Sunday, June 8, 2014

Lampson Parker Sherman (1821-1900)

From "Beginnings: Reminisces of Early Des Moines"

     A member of the prominent Sherman family of Ohio, Lampson Parker Sherman could count among his brothers John Sherman (a U.S. Senator from Ohio, U.S. Secretary of the Treasury under President Hayes and U.S. Secretary of State under President McKinley) and famed military leader William Tecumseh Sherman, commanding general of the U.S. Army from 1869-1883. While his two brothers found nationwide prominence in their respective fields, Lampson P. Sherman gained a measure of notoriety in his own right, being a newspaper publisher and a founding father of Des Moines, Iowa, helping to author that city's charter in 1851. Sherman would go on to serve as the third Mayor of Des Moines, and lived long enough to see the burgeoning city become Iowa's most populous, as well as its capital.
  The seventh son in a family of eleven children, Lampson P. Sherman was born in Lancaster, Ohio on October 13, 1821, being born two years following William Tecumseh and two years before John. Their parents, Charles Robert and Mary Hoyt Sherman , had married in Connecticut and both were residents of Ohio by 1811. Lampson P, Sherman's early life in Ohio saw him begin a long term connection with newspaper publishing, being on the staff of the Cincinnati Gazette, where he was employed as a foreman. He married in Ohio in 1845 to Mary A. Gitchell, who died shortly after their marriage on May 1, 1848. The couple is recorded as having one son, Charles Hammond Sherman  (1846-1916).
   In the year following his wife's death Lampson Sherman left Ohio and removed to Iowa, settling in the then infant community of "Fort Des Moines". He returned to newspaper publishing shortly after his relocation, establishing the "Fort Des Moines Weekly Gazette", mentioned as being the first Whig news publication to be published in the area. Sherman served as both its editor and publisher, and this paper later underwent changes in ownership (as well as several name changes) and continued on for many years as "The Iowa State Register". In December 1851 Sherman remarried in Des Moines to Rebecca Lawson (1830-1905), later having eight children: Stephen L'Hommedieu (1852-54), Mary Elizabeth (died in infancy in 1855), James Edward (1856-1863), John (1858-1948), Elmer Ellsworth (1861-1863), Minnie Edith (1854-1952), William T. (died in infancy in 1867) and Lampson Parker Jr. (1868-1955).
  Beginning in the early 1850s Sherman began to branch out into other aspects of Des Moines public life, helping to draft the "Fort Des Moines" city charter in 1851, and three years later was elected as the Mayor of "Fort Des Moines". In the year following his mayoralty he served as "Fort Des Moines" city recorder and later as city treasurer, being elected to the latter office in 1858. Sherman would also hold a seat on the Des Moines City Council after it dropped the "Fort" from its name, serving here from 1869-1870.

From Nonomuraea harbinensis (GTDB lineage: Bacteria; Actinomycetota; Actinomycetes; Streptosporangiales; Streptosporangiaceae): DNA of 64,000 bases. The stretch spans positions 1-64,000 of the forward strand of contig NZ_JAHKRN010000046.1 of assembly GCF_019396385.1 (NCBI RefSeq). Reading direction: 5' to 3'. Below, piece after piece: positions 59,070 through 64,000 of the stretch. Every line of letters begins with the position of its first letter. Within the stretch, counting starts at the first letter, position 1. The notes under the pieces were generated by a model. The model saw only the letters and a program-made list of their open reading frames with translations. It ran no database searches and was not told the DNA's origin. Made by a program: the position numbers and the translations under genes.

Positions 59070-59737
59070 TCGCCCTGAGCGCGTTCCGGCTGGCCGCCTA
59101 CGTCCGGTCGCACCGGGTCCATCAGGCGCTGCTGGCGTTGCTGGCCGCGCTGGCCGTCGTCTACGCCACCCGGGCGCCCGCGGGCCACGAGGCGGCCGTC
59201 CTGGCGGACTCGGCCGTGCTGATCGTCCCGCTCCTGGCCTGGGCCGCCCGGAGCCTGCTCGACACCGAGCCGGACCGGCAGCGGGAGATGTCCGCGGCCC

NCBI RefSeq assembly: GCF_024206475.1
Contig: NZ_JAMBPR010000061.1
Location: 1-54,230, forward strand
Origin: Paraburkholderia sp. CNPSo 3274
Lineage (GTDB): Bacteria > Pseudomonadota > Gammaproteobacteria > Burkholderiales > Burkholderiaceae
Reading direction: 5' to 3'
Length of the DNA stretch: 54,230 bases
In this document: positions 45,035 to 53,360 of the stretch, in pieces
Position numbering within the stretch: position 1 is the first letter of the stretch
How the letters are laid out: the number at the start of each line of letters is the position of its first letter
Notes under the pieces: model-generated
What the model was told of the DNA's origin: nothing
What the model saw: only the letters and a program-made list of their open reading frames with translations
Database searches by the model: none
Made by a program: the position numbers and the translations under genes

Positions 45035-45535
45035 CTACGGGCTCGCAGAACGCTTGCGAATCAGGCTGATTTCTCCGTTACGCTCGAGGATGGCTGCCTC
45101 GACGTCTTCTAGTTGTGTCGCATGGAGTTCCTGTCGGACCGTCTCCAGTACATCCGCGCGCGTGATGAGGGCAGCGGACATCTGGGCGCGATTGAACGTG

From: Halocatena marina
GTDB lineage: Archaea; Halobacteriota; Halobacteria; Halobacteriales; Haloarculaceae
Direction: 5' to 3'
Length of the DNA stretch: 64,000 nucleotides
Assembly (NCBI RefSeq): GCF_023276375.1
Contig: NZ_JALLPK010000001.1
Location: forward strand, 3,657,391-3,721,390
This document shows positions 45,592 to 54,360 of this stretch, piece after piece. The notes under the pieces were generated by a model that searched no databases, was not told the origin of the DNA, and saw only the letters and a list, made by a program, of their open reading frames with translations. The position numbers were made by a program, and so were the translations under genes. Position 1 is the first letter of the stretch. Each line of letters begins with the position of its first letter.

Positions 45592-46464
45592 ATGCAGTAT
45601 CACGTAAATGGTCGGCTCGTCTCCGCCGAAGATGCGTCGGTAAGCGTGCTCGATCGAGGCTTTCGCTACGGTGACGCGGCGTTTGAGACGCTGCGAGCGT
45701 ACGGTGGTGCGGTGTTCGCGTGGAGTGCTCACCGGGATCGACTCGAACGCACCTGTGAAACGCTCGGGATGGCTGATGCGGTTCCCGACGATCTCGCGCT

Lampson P. Sherman, from Andreas' Historical Atlas of Iowa, 1875.

   Active in banking and finance in addition to his political activities in the city, Lampson Sherman served as the secretary of the Equitable Life Insurance Company under his younger brother Hoyt beginning in 1867. Also in 1867 Sherman was appointed to the position of U.S. Collector of Internal Revenue for Iowa's Fifth District, holding this post for twelve years. A past deputy district grand master of the International Order of Odd Fellows, Sherman also maintained a membership in the Iowa State Horticultural Society, and for a time served as the treasurer of the Board of the Iowa State Agricultural College from 1866-68.
   Lampson Parker Sherman died at age 79 on November 21, 1900 at his home in Des Moines. He had outlived his younger brother, Senator John Sherman, by exactly a month (the latter having died on October 22), and Lampson's cause of death is recorded in his Iowa State Bystander obituary as being the result of a "stroke of paralysis" he suffered a few days prior to his death. His wife Rebecca survived him by five years, and following her death in 1905 was interred alongside him in the Sherman family plot at Des Moines' Woodland Cemetery. History has also shown that Des Moines hasn't forgotten the past services of Lampson P. Sherman, as his home in Des Moines was placed on the National Register of Historic Places in 1988.

From the Iowa State Bystander, November 22, 1900.

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